GRAND RAPIDS — Sarah Batenburg has always liked a challenge, and Grand Valley State University (GVSU), where she attends, offered her a new one: Boxing.
The 2016 Tri County High School graduate, who was a three-sport athlete for the Vikings, decided to join GVSU’s boxing club as a beginner this year and ended the season as a West Michigan and state Golden Gloves champion.
“In sports, I’m an aggressive person by nature,” said Batenburg, 19, who is studying criminal justice. “And when I got to GVSU, I saw they had a boxing club. So I thought I’d try it out. It sounded fun. And then I fell in love with it.”
The GVSU boxing club is less than a decade old and has gone through a few boxing coaches who mostly ran the club as a fitness workout opportunity for students. That was until Dennis Shimmell came on board.
Shimmell, who had been boxing since he was 14 years old, was approached by a friend who is an adjunct professor at GVSU to see if he would head the boxing club and push it in the direction of competitive boxing.
“Prior coaches didn’t push to become a competitive club. They were content just coaching fitness boxing,” Shimmell said. “For me, that wasn’t appealing at all. I don’t mind the fitness training, but I’m really a coach of boxers who want to compete.”
Though the school’s board of education wasn’t in favor of the idea of competitive boxing, Shimmell got to work, having only a month to prepare his boxers for competition. The boxers are in charge of paying for equipment and for their coaching time.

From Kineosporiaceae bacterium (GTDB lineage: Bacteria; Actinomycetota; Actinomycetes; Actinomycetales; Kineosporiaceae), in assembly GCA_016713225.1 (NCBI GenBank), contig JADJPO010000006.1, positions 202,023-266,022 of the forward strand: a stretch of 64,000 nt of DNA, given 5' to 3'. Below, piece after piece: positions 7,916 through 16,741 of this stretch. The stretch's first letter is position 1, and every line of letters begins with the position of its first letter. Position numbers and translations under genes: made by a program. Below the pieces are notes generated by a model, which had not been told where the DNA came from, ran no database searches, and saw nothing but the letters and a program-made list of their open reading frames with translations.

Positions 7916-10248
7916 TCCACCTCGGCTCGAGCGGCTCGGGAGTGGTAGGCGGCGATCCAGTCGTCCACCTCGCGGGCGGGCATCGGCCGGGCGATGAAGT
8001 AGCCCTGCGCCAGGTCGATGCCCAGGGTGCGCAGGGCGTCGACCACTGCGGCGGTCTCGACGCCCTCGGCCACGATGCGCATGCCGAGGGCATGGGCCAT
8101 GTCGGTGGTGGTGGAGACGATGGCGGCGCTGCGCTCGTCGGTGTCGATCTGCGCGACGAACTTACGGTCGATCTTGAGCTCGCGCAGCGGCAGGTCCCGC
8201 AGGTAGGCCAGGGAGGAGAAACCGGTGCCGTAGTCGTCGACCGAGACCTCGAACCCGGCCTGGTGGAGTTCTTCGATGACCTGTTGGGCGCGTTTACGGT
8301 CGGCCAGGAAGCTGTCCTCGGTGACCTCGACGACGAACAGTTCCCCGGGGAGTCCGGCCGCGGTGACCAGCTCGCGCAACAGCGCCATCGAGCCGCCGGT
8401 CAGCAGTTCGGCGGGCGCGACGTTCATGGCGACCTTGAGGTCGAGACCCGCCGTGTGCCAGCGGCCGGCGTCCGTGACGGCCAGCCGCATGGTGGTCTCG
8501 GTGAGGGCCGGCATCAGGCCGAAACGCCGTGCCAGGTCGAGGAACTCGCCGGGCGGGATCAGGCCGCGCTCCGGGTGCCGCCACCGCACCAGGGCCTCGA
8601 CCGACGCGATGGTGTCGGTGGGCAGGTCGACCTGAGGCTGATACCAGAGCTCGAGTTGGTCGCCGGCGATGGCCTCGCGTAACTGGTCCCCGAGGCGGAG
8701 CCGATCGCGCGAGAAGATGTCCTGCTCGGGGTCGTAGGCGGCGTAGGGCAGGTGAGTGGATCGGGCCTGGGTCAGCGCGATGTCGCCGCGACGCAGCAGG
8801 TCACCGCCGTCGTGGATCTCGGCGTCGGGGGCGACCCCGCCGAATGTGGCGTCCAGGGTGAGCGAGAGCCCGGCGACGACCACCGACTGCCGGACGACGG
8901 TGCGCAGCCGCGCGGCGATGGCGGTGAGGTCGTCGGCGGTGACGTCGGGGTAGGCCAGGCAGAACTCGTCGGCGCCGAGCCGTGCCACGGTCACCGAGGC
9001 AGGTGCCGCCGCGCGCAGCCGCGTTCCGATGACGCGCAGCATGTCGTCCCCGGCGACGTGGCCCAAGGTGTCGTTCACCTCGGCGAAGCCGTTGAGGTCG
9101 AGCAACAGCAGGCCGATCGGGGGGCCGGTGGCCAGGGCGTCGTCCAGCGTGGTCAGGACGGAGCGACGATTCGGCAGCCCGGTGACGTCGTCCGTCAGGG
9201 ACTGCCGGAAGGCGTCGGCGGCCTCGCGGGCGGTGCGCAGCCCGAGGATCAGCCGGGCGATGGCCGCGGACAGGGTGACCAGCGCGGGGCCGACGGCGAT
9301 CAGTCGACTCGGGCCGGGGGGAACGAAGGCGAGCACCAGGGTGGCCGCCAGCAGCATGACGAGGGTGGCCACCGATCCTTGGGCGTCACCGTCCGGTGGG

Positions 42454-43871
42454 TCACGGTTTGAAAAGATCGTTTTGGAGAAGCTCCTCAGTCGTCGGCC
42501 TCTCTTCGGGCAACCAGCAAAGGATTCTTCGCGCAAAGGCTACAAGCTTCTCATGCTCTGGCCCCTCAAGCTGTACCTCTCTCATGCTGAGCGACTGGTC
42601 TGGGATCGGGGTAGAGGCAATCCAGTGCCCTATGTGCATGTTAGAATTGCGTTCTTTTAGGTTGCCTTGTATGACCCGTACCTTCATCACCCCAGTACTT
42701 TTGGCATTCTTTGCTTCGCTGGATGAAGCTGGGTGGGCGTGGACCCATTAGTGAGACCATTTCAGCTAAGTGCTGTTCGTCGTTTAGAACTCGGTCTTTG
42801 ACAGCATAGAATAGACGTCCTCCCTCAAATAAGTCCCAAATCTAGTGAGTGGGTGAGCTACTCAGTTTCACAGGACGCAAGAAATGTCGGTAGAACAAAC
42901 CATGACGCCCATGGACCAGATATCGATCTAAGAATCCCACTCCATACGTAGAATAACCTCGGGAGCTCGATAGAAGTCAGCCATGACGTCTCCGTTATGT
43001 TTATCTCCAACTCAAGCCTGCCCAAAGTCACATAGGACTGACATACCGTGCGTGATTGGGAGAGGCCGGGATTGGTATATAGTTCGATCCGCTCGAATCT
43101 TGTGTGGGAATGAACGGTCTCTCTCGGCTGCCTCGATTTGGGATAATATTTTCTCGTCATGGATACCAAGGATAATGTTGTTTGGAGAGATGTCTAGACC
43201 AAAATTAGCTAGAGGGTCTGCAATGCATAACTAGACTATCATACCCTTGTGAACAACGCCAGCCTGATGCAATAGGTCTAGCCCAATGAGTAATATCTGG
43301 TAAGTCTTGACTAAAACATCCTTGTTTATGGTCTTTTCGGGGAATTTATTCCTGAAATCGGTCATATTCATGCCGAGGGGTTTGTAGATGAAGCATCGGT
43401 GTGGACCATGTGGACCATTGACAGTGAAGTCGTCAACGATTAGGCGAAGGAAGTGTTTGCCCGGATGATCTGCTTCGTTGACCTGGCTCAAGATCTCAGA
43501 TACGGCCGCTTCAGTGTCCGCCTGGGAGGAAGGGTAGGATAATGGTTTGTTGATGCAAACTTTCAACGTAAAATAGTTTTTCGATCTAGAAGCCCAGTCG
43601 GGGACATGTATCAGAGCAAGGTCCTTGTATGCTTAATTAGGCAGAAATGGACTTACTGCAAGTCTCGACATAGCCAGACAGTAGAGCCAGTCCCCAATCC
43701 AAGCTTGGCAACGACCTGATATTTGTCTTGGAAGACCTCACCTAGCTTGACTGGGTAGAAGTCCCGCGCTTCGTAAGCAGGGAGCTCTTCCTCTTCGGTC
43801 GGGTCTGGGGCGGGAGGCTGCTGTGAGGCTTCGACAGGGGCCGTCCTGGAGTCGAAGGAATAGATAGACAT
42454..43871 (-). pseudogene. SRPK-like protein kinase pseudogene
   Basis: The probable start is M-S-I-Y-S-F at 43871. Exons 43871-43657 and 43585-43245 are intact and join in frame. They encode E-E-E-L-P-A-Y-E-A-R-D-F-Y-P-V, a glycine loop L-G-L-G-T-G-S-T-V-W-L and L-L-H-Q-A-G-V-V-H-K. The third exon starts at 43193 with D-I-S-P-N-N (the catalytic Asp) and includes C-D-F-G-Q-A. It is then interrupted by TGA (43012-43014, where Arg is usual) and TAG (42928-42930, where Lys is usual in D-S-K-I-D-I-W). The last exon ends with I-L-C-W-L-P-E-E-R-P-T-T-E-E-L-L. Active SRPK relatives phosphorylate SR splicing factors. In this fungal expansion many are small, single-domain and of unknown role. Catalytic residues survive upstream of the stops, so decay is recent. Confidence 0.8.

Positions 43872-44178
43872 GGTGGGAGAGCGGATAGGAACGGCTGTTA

Shimmell had 20 to 22 students participate in the boxing club at GVSU, and only a dozen or so actually registered with USA Boxing to compete in the sport, one of whom was Batenburg.
“She was one of the females that was there working hard, trying to learn about boxing and trying to get better,” Shimmell said. “Some are just there for exercise and can tell not interested in the sport. Sarah was one of the ones I thought she was interested and wanting to move forward to compete.”
According to Shimmell, none of the registered boxers who wanted to compete in the West Michigan Golden Gloves and state Golden Gloves tournaments were ready.
“I didn’t have any confidence in any of them to make it three two-minute rounds. So I upped the tempo in conditioning, running, swimming, stationary bike, cardio work, to get their lungs prepared to spend energy,” Shimmell said. “They were gassed out after a minute of punching a heavy bag. Three two-minute rounds is hard. If you can’t do all-out rounds on heavy bag, there’s no way you can even do one round of national competition. That got them motivated.”
By tournament time, Shimmell had only four boxers ready and willing to compete, as some backed out owing to injury, conflicting schedules or just pressure of getting in the ring.
Pressure for beginning boxers may be fear of getting hit, but many of them are more intimidated by the spotlight boxing puts on them.